Michael Vale has always seen painting as a gateway to parallel universes, a way of making the impossible become visible. If the secrets of the universe are to be revealed, Vale believes that there is probably more ‘truth’ to be found in humour and absurdity, both of which have a powerful presence in his work.
Starting his work with only half an idea, Vale reveals that his paintings eventually design themselves in his idiosyncratic “gothic absurdist” style. While Vale’s work is typically populated by various humanoid characters, the artist keeps their humanity absurdly obscured so as not to derail their ambiguity. What we see in Vale’s paintings aren’t simple mirrors of ourselves and our world, but something slightly different. Something from a parallel universe.
Courtney Kidd writes in the current issue:
Vale’s forthcoming show, A Clown in the Moon, aims to present the world as a nonsensical place where things are never as they seem, “a world populated (and led) by shysters, clowns and grinning ghosts – the world of post-truth if you like,” says Vale.
“The thing that appealed to me about painting when I was a child was that it seemed like a way of making the impossible become visible, a kind of gateway to parallel universes. I have learned to trust the painting I am working to deliver a solution of its own, so I’m careful to avoid suffocating whatever it might mean to a viewer.”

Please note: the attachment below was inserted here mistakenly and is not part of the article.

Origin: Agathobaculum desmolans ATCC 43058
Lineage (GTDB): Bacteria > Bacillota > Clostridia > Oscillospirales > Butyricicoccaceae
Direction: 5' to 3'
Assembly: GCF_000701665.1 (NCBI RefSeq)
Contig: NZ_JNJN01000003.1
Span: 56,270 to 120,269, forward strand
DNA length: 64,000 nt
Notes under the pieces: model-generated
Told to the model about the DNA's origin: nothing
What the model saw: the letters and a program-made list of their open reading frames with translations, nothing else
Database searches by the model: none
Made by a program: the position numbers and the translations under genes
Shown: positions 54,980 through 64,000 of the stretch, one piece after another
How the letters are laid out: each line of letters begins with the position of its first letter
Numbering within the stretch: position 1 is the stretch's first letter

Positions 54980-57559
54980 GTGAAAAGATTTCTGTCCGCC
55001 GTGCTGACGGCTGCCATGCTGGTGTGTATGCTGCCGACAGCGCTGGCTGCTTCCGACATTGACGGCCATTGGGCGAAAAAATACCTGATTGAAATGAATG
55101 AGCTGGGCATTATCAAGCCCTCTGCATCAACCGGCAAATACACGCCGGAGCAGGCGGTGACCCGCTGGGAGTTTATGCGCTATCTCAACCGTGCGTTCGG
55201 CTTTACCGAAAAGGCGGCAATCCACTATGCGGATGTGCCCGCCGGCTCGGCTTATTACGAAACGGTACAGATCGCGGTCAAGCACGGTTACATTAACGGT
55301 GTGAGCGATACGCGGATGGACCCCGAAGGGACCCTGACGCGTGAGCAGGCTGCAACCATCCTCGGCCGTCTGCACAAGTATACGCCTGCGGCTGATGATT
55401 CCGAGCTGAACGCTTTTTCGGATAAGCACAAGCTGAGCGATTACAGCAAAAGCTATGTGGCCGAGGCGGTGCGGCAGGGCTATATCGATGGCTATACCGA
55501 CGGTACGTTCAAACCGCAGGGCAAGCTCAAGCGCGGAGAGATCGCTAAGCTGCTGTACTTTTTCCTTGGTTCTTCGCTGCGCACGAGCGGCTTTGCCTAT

Vale is attracted to the Absurdist philosophy that the search for meaning is at odds with the universe, “that rational thought is always prone to ambush from the unexpected,” he says. That Absurdism, the devoid of purpose, is arguably more pertinent in the current climate, where the making of art evolves in a highly charged context.
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The gallery is operating by appointment and adhering to COVID-19 social distancing measures.
The exhibition is available to view online and catalogues can be provided in advance on request. View exhibition here from 18 July.